When the Regal Sportback with available tilt-down mirrors is put in reverse, both rearview mirrors tilt from their original position. This gives the driver a better view of the curb during parallel parking maneuvers. Shifting out of reverse puts the mirrors into their original positions. The MKZ’s mirrors don’t automatically adjust for backing.

Model Availability

The Buick Regal comes in four door hatchback and station wagon bodystyles; the Lincoln MKZ isn’t available as a station wagon.

Economic Advantages

Insurance will cost less for the Regal Sportback owner. The Complete Car Cost Guide estimates that insurance for the Regal Sportback will cost $150 to $6000 less than the MKZ over a five-year period.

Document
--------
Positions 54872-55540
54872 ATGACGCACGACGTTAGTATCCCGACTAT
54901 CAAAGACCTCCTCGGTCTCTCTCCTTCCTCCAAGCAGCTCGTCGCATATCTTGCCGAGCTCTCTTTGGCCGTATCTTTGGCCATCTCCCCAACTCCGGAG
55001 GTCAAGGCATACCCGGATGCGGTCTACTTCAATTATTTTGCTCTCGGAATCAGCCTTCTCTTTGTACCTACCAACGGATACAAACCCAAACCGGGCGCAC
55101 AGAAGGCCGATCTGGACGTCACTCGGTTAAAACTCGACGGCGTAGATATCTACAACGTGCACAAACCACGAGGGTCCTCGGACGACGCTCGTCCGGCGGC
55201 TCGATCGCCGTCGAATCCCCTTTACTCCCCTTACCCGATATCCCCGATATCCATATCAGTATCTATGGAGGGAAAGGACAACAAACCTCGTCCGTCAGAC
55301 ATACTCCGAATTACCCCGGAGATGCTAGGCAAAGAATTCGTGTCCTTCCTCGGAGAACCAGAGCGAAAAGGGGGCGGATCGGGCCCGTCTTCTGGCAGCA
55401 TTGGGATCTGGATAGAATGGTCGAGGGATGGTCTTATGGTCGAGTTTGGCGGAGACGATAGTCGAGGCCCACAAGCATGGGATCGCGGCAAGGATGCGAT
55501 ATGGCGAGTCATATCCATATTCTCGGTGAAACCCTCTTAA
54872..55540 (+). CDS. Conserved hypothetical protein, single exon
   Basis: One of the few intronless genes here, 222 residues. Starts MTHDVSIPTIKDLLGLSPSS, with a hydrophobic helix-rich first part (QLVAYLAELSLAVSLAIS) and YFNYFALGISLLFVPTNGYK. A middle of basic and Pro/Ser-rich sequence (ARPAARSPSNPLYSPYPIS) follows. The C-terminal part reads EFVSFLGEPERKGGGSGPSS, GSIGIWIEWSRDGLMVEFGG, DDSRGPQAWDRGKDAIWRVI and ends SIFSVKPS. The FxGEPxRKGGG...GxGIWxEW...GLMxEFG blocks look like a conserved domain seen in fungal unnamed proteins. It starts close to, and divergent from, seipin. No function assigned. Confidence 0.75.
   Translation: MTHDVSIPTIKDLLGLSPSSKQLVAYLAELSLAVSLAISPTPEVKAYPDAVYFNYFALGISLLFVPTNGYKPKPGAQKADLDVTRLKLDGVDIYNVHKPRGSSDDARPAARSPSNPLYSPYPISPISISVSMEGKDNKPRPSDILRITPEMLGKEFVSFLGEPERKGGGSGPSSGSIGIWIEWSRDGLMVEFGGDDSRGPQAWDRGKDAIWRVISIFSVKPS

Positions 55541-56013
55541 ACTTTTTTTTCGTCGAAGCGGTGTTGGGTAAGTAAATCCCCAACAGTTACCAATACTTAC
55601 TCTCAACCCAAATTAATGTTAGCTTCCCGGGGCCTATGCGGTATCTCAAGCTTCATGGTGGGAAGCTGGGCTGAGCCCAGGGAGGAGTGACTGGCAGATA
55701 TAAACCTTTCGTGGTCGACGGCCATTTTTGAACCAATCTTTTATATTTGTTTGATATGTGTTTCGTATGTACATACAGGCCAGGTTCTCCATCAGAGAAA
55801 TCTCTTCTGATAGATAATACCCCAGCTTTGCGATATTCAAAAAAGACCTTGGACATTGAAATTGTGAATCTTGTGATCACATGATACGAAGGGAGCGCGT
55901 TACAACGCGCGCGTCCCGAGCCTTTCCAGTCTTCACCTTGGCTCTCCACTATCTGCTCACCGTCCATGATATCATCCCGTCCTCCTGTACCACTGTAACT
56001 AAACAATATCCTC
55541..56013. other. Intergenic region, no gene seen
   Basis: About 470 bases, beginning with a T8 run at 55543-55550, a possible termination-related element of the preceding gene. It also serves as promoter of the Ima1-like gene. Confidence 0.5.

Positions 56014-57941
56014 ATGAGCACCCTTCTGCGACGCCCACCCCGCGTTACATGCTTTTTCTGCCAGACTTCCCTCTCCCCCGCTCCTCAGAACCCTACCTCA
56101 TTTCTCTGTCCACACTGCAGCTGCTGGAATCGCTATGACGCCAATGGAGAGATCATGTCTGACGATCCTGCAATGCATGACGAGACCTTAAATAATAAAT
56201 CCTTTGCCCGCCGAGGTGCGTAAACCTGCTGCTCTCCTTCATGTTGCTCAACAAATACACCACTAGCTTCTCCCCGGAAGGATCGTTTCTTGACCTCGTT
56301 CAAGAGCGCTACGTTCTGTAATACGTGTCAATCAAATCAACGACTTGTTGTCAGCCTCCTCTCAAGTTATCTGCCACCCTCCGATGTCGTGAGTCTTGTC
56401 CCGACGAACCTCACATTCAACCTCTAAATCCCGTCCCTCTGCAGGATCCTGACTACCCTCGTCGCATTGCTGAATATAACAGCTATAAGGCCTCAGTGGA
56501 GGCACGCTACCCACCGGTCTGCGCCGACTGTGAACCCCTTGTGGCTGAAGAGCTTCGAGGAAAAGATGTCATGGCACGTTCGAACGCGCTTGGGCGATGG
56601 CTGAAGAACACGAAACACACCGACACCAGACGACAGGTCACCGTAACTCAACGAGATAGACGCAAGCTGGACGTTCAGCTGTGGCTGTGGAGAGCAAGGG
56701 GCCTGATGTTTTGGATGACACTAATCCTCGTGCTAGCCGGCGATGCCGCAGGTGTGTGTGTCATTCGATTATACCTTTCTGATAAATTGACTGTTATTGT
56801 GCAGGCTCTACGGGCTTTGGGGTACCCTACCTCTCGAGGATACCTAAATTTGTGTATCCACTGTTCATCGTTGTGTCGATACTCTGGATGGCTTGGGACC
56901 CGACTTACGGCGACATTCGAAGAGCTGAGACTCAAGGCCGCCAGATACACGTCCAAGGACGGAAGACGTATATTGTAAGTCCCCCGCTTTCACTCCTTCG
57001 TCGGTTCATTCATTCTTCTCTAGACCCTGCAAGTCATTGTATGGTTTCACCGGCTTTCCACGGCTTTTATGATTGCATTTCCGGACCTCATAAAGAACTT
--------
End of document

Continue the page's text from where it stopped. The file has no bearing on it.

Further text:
The Regal Sportback will cost the buyer less in the long run because of its superior resale value. The IntelliChoice estimates that the Regal Sportback will retain 41.25% to 43.07% of its original price after five years, while the MKZ only retains 38.09% to 40.84%.

According to The Car Book by Jack Gillis, the Regal Sportback is less expensive to operate than the MKZ because typical repairs cost much less on the Regal Sportback than the MKZ, including $45 less for fuel injection, $72 less for a fuel pump, $21 less for front struts, $665 less for a timing belt/chain and $365 less for a power steering pump.

IntelliChoice estimates that five-year ownership costs (depreciation, financing, insurance, fuel, fees, repairs and maintenance) for the Buick Regal Sportback will be $5294 to $13524 less than for the Lincoln MKZ.

© 1991-2018 Advanta-STAR Automotive Research. All rights reserved.